Political Lines Blur as Justices Weigh Violence for Minors; California Limits Video-Game Sales
Byline: Ben Conery, THE WASHINGTON TIMES
Supreme Court justices differed along uncommon lines on Tuesday when considering arguments about whether to strike down a California law that prohibits the sale of violent video games to minors.
A mix of liberals and conservatives appeared to support arguments from both sides.
Conservative bulwark Justice Antonin Scalia spoke most strongly against the law, which he worried ran afoul of the Constitution on free speech grounds and because it is unclear to which games the law applies.
It has never been understood that the freedom of speech did not include portrayals of violence, Justice Scalia said. You are asking us to create a whole new prohibition which the American people never ratified when they ratified the First Amendment.
Justice Scalia's position seemed to find support among Justices Elena Kagan and Sonia Sotomayor, both of whom are considered reliably liberal justices. Justice Anthony M. Kennedy, frequently the court's swing vote, also expressed concerns that the law was too vague.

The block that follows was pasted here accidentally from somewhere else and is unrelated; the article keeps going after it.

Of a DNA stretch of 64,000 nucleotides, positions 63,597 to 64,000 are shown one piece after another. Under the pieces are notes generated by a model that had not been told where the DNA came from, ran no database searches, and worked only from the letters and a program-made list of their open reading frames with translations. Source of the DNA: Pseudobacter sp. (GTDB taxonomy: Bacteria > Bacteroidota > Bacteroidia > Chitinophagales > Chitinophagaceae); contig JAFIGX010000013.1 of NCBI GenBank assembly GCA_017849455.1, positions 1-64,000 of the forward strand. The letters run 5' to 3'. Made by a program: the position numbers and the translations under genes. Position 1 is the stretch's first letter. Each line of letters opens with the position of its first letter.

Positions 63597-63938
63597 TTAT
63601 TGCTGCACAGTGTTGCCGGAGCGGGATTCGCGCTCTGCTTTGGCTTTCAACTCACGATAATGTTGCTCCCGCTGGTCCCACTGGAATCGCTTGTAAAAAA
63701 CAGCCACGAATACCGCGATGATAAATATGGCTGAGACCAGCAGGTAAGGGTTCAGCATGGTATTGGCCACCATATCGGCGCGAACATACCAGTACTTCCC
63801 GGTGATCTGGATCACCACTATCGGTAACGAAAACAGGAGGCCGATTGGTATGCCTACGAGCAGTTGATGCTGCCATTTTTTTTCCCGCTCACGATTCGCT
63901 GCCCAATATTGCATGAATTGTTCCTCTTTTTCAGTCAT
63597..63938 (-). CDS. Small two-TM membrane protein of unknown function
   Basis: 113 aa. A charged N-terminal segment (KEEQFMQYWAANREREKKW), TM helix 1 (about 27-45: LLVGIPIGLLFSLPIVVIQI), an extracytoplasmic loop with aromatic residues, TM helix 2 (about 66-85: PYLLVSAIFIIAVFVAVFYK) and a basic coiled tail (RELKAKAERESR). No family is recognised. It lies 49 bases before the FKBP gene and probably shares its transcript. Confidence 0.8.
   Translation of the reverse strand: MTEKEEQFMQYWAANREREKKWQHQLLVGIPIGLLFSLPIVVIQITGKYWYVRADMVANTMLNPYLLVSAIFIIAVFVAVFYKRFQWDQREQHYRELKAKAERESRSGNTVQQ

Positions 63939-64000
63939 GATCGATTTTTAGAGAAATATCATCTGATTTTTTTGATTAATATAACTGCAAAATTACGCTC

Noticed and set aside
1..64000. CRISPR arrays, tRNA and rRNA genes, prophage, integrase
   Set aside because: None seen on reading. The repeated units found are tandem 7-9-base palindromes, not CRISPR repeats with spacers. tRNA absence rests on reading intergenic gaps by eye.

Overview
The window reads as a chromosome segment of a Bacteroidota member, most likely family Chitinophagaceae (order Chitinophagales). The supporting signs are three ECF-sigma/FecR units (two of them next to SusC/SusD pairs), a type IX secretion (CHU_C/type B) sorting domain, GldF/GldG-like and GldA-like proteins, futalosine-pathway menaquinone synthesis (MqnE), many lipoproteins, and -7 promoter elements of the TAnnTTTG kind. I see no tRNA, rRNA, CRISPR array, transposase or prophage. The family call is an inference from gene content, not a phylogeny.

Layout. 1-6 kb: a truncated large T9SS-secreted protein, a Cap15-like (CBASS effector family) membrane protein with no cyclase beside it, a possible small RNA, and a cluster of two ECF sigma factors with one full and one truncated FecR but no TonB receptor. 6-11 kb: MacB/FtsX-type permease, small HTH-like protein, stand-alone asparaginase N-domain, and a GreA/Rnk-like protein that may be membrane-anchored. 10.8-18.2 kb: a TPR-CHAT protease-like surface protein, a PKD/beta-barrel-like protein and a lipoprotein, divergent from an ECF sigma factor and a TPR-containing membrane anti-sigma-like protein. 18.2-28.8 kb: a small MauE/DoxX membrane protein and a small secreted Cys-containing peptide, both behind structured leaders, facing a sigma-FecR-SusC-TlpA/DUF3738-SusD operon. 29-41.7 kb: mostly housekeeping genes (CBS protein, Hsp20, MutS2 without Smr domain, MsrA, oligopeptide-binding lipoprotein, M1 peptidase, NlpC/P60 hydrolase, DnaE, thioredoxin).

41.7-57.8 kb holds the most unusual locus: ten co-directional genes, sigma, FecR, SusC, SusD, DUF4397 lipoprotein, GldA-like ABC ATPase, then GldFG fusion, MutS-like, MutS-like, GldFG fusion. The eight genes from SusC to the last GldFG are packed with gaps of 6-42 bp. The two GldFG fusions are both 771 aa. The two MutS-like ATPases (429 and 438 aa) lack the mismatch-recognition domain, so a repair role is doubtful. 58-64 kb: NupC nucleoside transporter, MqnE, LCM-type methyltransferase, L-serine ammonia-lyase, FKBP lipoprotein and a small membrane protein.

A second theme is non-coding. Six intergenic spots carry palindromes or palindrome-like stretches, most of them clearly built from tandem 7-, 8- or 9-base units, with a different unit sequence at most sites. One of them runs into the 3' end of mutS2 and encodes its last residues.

In a sarcastic exchange, Justice Scalia suggested to California Deputy Attorney General Zackery Morazzini a method to determine which video games are subject to the law.
You should consider creating such a one. You might call it the California office of censorship, he said. It would judge each of these videos one by one. That would be very nice.
Justice Stephen G. Breyer, one of the court's most liberal justices, called on common sense in expressing support for the law. He questioned what common sense there was in allowing state laws to prevent minors from buying a picture of a naked woman, but not allowing states to prevent minors from buying a video game that features graphic violence. …